Important changes to Pension Legislation
8th July 2021
At P W White & Partners we continue to highlight the benefits of a Personal Pension (including the Drawdown element). It benefits from some very favourable legislation, which make it one of the most flexible, tax efficient investment wrappers available.
However, there have also been some recent changes that you may not be aware of so we wanted to highlight some issues that may affect you. These changes also emphasise how important it is that you provide us with information concerning ALL your financial plans. Any decision that you make concerning one plan could have direct consequences on another, so please do ensure that we are aware of everything you have.
Let’s start with the very latest change, announced in the Spring Budget.
Frozen Lifetime Allowance
The Pension Lifetime Allowance (LTA) is the amount of money that can be drawn from a pension before a tax charge is made. This charge can be as high as 55%. LTA had been provided with some form of protection against inflation and it now stands at £1,073,100. However, it has now been frozen at this level until tax year 2025/26. If any growth or contributions paid into a pension increase the value of your pension investment, it could potentially make the Lifetime Allowance an issue. If you think you may be affected by this, do speak to us urgently as the LTA charge can be a punitive one.
Retirement age changes
Some time back, the Government announced that in 2028 it would increase the minimum age that you could draw benefits from your pension from 55 to 57. Whilst this is now becoming more relevant to people as they are planning their retirement, it is not yet clear how the Government is going to implement the changes.
It may be that the change will happen on a fixed date such as 6 April 2028, or it may be phased in, similar to the gradual increase in state pension age. It is also unclear as to what happens to someone who reaches age 55 before the cut-off date. Would they keep the right to access their pension earlier than age 57?
If you may be affected by this, it is important to discuss your options accordingly.
Income Tax issues when initially drawing your Pension
The first time somebody draws income from their pension, the scheme administrator is required to deduct tax using the emergency code (1257L) on a Month 1 (M1) basis. In many instances, this will cause excess income tax to be deducted, meaning that less net income is received. Incorrect amounts of income tax deducted when a pension is first accessed can be frustrating, especially where a payment is needed for a specific purpose and the net amount paid does not cover what was required.
This is an issue that the financial industry has discussed at length with HMRC, and various solutions have been proposed. However, at the moment, scheme members will need to rely on making a manual tax reclaim if they want to recover the overpaid tax relatively quickly.
We will discuss this matter fully when looking to take income from your Pension for the first time. However, it is useful to have an awareness of how the PAYE system works and how to recover overpaid tax, especially when looking to access a pension for the first time.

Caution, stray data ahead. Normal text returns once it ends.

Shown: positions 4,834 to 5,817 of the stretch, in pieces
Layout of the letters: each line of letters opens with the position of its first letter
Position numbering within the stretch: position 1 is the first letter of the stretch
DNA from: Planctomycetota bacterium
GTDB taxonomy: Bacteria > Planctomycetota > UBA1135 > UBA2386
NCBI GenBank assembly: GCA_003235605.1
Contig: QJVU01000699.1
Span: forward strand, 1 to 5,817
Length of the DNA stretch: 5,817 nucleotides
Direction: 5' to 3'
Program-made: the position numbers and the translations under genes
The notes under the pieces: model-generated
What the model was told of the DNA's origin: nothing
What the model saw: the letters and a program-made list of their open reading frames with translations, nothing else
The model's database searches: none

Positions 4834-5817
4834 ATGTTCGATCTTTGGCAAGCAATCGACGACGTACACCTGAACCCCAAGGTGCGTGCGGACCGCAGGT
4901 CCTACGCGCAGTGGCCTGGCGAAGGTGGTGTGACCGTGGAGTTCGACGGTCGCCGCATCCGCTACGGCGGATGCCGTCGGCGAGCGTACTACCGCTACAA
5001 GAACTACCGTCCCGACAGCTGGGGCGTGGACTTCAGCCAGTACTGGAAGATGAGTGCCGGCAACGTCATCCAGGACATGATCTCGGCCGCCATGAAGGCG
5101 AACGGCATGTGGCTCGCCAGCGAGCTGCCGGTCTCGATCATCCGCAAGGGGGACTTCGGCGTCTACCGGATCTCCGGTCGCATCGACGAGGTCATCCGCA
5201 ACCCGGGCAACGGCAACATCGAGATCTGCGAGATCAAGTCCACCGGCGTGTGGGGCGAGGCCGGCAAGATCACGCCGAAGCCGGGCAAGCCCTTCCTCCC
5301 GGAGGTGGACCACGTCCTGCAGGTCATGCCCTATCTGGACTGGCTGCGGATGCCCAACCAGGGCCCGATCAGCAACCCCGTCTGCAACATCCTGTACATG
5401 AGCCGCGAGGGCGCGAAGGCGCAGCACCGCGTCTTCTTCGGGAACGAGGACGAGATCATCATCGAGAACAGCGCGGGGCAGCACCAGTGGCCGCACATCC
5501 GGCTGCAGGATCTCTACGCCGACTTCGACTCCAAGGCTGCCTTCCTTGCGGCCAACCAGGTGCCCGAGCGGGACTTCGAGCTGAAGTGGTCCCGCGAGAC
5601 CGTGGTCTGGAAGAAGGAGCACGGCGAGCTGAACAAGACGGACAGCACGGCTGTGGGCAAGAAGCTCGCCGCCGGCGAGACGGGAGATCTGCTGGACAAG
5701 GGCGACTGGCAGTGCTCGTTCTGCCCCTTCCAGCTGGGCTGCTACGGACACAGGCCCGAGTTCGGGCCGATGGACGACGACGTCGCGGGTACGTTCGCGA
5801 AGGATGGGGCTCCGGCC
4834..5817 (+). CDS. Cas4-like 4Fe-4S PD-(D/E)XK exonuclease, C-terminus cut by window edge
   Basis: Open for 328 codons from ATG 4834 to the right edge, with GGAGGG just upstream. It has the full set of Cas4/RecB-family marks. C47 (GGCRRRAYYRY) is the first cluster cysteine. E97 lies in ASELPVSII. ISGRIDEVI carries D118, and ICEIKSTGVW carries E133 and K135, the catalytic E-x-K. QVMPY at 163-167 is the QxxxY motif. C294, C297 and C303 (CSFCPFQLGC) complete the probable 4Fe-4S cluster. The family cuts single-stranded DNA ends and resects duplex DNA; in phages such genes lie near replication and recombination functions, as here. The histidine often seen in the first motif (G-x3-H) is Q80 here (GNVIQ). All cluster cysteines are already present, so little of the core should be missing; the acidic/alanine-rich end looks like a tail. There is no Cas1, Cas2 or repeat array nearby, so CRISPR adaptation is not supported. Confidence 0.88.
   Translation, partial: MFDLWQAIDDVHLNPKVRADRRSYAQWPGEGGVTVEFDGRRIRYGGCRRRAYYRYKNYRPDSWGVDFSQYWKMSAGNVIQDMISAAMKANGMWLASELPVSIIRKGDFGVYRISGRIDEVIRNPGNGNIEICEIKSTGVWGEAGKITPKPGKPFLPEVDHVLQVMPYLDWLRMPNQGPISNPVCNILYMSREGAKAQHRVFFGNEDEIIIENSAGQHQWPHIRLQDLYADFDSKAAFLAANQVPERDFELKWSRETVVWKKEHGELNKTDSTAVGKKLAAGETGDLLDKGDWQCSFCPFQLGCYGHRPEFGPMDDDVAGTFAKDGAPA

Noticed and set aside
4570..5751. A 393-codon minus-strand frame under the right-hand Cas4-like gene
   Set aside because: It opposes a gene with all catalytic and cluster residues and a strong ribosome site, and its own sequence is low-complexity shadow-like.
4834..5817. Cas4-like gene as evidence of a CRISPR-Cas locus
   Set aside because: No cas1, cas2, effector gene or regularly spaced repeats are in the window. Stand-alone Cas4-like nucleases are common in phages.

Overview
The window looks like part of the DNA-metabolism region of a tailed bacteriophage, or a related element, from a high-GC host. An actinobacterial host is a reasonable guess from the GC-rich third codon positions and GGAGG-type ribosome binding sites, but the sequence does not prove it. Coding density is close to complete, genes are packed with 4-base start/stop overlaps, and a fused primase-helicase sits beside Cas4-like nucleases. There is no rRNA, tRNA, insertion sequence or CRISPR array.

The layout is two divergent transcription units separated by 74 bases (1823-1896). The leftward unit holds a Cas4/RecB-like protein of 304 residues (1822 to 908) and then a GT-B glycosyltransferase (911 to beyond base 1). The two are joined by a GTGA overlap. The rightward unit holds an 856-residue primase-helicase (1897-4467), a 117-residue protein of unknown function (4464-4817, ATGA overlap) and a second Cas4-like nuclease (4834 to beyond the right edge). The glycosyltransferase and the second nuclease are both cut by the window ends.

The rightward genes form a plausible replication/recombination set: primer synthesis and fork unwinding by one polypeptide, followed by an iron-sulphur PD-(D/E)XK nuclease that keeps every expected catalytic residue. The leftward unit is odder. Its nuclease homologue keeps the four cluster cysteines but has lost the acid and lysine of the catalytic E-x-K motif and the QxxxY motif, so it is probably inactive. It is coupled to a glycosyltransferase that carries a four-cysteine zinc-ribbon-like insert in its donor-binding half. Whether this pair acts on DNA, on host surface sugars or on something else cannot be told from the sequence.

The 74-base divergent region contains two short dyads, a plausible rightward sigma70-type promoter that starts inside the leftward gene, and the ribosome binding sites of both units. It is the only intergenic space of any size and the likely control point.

Annual Allowance is the amount of money that an individual can pay or receive into their pension. The figure at present is £40,000 and anything in excess of that may have a subsequent tax charge levied against it. However, there are two further instances when a potentially lower Annual Allowance is used and it is important that you are aware of these.
i) Tapered Annual Allowance
This was introduced in 2016 but amended last year. It was put in place to restrict the level of contributions that could be paid into a Pension by very high earners. Therefore, if you receive income in excess of £240,000, you may have restrictions placed upon your Annual Allowance. Note that this level includes all taxable earnings, such as rental income and dividends.
ii) Money Purchase Annual Allowance
This was introduced in 2015 under the Pension Freedom legislation and aimed to restrict anybody who has drawn some form of taxable income from their pension to a reduced annual allowance level. This was set at £10,000, but significantly, it was reduced to £4,000 in 2017.
The reason this is now important is due to a potential increase in the number of people who have drawn some benefits from their pension over the last 12 months. This may have been required due to a reduction in their income levels, possibly driven by the Pandemic. However, whilst we understand why they have done this, they may not understand the implications of doing so, especially if they have an opportunity to return to the workplace which may also mean that they pay or receive pension contributions.
Just be aware……
As you can see, some of these changes could affect all your pension plans and therefore it is crucially important that you make sure that we have complete information concerning your circumstances.
But just as importantly, all these changes listed above could potentially be mitigated with careful planning. This does not just involve pension planning, but all financial planning. This is why regular review meetings are so important. It is not just whether your own circumstances have changed, but also how legislation changes may have affected you.